Twins hero visits Dickinson
Baseball fans from across the Northern Plains may remember Gary Gaetti best for fielding a ground ball and firing it across the Metrodome diamond for the final out of the 1987 World Series, clinching the Minnesota Twins’ first world championship over the St. Louis Cardinals.
On Thursday, the former fan favorite was firing off autographs and posing for pictures at the new Menards store in Dickinson.
“Minnesota is a special place,” said Gaetti, who donned a white pinstripe Twins jersey. “I could go there tomorrow and it would be like that season happened just yesterday. It was very satisfying to win the World Series with that 1987 team. The group of guys we had that year — it was just really fun to go to the ballpark and go about our business.”
Born in Centralia, Ill., Gaetti played in the major leagues for 20 years — the first 10 of which came with the Twins. Known as a slugging third baseman for most of his time with the Twins, Gaetti hit 360 career home runs while playing for six major league teams.
These days, Gaetti makes his home in Texas and manages the Sugar Land Skeeters, an independent minor league team.
“Up here, the Skeeters would be like the St. Paul Saints,” Gaetti said. “We have free agents that we pick up left and right. It’s a mix of entertainment and baseball. This year, we have an NBA star, Tracy McGrady, who will try to make our team. I really like what I’m doing right now. Independent minor league baseball is just a good time.”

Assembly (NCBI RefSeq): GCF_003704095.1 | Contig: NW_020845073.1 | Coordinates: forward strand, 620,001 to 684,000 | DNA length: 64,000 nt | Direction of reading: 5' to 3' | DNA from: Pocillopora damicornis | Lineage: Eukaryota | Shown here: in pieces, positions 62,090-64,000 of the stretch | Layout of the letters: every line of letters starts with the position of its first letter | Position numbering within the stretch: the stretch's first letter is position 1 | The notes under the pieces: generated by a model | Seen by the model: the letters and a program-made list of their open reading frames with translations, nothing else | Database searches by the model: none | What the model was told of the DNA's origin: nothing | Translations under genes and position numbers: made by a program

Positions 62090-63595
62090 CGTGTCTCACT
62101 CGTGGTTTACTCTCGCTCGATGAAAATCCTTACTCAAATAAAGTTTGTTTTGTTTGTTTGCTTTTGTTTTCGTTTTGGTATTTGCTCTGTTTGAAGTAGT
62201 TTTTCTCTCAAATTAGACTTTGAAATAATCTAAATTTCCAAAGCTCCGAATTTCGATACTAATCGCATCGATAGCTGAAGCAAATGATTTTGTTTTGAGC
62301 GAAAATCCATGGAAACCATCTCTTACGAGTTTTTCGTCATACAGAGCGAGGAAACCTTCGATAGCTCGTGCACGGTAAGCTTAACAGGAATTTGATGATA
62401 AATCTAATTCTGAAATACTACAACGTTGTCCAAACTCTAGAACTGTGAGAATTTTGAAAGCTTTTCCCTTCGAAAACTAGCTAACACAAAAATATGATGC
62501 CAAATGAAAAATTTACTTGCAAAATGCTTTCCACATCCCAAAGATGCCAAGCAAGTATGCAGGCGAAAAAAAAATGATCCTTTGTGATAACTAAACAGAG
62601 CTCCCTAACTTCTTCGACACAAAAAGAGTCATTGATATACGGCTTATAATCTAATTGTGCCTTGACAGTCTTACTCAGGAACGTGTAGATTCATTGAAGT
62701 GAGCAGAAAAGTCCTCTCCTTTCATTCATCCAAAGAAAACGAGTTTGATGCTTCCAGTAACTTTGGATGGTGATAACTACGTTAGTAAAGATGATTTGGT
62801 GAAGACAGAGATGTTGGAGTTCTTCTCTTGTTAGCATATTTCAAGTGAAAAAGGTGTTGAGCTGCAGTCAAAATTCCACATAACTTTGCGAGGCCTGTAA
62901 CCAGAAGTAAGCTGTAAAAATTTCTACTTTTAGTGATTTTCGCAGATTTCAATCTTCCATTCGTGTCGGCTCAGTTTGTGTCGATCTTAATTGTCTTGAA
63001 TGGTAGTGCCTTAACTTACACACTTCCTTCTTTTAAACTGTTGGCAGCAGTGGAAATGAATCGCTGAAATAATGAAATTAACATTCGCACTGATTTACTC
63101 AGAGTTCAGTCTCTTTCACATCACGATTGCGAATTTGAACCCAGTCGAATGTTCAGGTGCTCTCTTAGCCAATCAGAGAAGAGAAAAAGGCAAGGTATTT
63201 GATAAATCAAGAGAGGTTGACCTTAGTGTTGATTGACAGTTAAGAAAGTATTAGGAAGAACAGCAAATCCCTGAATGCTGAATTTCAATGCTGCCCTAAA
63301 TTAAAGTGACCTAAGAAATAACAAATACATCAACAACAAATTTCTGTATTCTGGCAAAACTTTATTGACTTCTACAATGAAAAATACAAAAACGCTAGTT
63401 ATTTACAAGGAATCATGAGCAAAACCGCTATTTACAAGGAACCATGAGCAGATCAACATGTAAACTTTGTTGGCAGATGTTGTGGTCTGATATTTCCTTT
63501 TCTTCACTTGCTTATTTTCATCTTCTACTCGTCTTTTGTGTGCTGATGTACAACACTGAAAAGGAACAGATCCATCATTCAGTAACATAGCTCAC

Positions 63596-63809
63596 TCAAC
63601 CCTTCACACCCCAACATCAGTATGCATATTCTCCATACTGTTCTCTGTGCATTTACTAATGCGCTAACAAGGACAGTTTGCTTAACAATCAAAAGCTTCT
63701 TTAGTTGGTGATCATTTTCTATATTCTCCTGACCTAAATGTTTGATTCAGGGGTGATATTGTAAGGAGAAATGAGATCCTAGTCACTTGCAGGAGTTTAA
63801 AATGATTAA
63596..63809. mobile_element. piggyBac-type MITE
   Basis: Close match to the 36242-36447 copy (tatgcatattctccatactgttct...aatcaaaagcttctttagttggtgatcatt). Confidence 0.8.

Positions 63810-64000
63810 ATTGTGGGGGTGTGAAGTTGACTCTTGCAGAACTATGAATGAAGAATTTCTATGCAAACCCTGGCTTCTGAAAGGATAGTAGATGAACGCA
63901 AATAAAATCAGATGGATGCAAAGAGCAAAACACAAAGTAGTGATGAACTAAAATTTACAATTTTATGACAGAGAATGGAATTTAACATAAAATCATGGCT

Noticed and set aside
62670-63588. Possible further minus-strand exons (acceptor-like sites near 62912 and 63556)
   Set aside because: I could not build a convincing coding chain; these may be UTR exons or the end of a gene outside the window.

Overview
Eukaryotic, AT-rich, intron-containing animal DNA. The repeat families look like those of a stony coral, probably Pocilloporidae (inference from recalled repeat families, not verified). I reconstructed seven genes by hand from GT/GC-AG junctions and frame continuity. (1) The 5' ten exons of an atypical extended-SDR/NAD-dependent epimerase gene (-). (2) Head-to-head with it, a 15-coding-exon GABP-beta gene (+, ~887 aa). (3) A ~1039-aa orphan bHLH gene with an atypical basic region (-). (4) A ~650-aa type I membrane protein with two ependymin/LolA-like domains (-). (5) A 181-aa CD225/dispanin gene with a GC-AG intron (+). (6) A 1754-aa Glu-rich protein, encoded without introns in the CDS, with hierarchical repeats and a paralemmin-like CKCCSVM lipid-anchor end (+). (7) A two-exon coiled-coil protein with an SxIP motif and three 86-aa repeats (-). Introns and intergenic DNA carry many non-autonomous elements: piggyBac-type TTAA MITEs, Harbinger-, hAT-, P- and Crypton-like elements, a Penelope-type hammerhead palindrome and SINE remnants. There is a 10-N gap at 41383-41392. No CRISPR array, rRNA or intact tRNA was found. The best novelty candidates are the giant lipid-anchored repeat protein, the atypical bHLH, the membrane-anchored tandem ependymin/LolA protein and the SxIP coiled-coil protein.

As a Twin, Gaetti played his home games at the Metrodome, the same stadium that is being demolished this week in Minneapolis. The Twins played at the indoor park from 1982 through 2009 before moving into Target Field across town.
“Some people mentioned that today,” Gaetti said. “I signed a piece of Teflon from the roof for someone and they said, ‘Aren’t you glad they’re tearing it down’? I said no, because that’s where I played all my games in Minnesota. When we clinched the pennant in Detroit (in 1987), we got back late that night. We went to the Metrodome because they said some people wanted to welcome us home. When we walked in, there were like 60,000 people at midnight to welcome us back. It was a surreal experience — you could never duplicate that again.”
Gaetti said he had traveled to Minot, but had never been to Dickinson before Thursday.
“I described this area to my wife earlier,” Gaetti said. “It’s expansive and beautiful, but in its own stark and barren way. I really like the people here — just being in this part of the country with the hills and how big the sky is. It’s very unique. I’d like to come up here during the summertime, but I’ve always been busy with baseball.”